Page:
SEC Fines GM $1M For Lack Of Warning Systems To Head Off Ignition Recall – Forbes

Posted: Thursday, January 19, 2017

The General Motors world headquarters building:  The SEC’s $1 million civil fine follows GM’s $900 million settlement with the Justice Department over GM’s ignition switch recalls, and another $1 billion in compensation and financial settlements for victim families. Photo by Bill Pugliano/Getty Images)

General Motors may have been hammered by the Department of Justice and civil litigants for billions of dollars for ignoring warning signs that a defective ignition switch was causing deaths in its vehicles and keeping the information from safety regulators, but the Securities and Exchange Commission only slapped the automaker on the wrists for keeping the information from investors.

Specifically, the SEC said GM’s warranty group should have been told about the ignition switch issue earlier so they could determine what financial set-asides were necessary, and whether the estimated costs of the problem were big enough to be called out from the normal reserves for GM warranty claims.

“Internal accounting controls at General Motors failed to consider relevant accounting guidance when it came to considering disclosure of potential vehicle recalls,” Andrew Calamari, director of the SEC’s New York regional office, said in a statement.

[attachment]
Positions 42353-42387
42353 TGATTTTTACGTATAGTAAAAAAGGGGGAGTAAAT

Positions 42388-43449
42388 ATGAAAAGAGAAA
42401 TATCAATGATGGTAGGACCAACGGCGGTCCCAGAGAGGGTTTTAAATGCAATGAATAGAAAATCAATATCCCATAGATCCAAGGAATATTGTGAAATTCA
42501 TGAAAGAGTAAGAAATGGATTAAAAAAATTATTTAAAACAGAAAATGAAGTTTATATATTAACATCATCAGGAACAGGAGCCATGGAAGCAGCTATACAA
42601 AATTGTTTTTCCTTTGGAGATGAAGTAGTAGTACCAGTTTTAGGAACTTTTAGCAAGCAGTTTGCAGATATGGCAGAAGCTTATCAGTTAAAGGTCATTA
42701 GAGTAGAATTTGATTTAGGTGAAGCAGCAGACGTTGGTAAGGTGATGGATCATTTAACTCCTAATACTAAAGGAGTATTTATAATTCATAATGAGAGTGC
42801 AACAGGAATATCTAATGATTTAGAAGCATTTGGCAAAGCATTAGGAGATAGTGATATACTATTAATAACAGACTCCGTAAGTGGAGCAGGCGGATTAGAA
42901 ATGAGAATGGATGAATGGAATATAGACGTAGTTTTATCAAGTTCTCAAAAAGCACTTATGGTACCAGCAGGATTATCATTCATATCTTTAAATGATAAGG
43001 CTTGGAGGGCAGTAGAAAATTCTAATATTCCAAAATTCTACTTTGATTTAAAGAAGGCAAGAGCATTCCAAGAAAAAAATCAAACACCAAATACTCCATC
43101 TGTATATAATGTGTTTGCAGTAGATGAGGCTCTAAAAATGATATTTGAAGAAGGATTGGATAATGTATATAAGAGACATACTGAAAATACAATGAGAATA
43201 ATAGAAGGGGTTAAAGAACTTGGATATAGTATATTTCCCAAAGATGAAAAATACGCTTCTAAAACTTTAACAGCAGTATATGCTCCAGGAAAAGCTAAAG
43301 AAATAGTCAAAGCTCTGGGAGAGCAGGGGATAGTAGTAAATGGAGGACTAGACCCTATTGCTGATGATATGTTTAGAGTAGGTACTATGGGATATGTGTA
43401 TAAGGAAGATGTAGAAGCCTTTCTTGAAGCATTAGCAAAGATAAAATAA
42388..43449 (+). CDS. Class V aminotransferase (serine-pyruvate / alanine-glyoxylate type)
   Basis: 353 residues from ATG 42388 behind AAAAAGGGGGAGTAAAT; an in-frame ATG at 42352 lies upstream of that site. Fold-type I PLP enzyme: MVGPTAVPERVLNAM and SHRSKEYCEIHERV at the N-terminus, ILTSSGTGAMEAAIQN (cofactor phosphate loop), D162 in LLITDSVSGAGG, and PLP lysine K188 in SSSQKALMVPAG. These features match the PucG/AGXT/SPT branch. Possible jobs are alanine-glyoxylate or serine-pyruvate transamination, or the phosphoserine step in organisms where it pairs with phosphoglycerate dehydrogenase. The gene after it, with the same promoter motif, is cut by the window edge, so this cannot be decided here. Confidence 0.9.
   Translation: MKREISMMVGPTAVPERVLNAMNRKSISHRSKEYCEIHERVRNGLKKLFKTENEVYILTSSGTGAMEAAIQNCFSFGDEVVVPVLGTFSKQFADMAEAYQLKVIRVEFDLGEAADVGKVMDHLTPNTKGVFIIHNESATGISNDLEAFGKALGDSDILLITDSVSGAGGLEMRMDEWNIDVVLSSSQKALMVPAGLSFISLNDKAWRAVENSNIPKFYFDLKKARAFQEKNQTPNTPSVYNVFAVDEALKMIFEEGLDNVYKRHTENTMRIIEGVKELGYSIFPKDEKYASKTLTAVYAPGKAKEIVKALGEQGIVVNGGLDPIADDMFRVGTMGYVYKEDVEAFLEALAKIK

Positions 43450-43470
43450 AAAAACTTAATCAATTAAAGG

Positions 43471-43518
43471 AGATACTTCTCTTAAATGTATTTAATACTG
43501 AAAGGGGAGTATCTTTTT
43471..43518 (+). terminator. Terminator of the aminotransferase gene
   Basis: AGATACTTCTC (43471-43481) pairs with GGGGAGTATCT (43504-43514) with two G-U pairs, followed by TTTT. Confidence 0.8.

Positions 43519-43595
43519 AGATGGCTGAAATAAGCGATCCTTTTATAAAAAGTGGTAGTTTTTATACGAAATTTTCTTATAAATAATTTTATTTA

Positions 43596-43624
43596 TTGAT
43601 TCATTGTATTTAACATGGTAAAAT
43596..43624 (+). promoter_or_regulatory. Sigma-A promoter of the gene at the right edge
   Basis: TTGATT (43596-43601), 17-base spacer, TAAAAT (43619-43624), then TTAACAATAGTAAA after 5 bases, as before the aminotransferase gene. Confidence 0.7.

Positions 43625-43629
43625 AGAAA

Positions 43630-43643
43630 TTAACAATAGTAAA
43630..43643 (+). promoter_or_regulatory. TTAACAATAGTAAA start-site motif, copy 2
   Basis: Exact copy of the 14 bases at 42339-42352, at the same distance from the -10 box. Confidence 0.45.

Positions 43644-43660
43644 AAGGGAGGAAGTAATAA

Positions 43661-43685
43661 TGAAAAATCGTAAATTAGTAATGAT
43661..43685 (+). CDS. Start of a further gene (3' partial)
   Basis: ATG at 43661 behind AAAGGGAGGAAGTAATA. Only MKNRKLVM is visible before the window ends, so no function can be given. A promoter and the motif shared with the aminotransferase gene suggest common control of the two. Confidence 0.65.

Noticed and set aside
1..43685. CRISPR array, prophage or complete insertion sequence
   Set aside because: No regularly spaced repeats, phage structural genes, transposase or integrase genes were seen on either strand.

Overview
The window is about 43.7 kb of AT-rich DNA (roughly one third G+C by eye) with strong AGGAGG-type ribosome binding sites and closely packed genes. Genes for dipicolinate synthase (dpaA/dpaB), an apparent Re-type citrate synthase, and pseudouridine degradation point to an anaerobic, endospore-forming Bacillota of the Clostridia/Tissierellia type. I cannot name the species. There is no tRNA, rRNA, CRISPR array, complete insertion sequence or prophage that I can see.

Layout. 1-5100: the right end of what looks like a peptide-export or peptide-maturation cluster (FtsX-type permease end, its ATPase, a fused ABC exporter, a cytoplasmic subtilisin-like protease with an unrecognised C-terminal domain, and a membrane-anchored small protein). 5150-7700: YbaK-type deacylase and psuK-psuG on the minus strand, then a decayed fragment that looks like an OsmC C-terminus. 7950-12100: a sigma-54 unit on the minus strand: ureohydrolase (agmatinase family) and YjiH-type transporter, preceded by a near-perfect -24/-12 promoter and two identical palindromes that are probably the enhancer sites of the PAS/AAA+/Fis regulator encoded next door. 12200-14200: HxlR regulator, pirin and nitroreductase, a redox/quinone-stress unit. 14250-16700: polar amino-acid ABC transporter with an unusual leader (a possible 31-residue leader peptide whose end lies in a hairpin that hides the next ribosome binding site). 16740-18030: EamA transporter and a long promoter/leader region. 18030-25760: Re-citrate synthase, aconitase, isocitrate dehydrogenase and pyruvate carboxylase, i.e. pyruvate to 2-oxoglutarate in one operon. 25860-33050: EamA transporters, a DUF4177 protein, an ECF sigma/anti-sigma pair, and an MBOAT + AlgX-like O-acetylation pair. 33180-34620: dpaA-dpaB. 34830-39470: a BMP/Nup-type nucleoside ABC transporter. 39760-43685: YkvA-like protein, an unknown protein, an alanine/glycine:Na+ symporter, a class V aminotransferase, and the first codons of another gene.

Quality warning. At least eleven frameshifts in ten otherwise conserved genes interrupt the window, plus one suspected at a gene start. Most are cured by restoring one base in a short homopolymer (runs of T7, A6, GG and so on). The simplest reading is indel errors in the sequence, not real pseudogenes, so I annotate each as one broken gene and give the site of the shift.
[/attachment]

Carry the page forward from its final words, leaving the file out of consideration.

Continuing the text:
The ignition switch defect is linked to 124 deaths. Among GM’s penalties has been a $900 million fine by the DOJ. There has also been a $600 million fund set up for victims and their families. Private settlements push the cost closer to $2 billion.

GM’s culpability on the ignition recall was determined when investigators learned that GM only initiated a recall 18 months after GM lawyers knew of the defect based on accident data and early settlements with litigants.

The defect, which would have cost 57 cents per car to prevent, was identified when drivers who loaded up their key-chains with lots of keys and fobs, caused the ignition switches to clip out of position. That, in turn, caused the vehicle to lose power while still moving, often at high speed.

The SEC found that GM did not make any misstatements on its financial disclosure forms, but rather fined the company for having sloppy systems that did not work to inform investors/shareholders of the financial hit the company would take.


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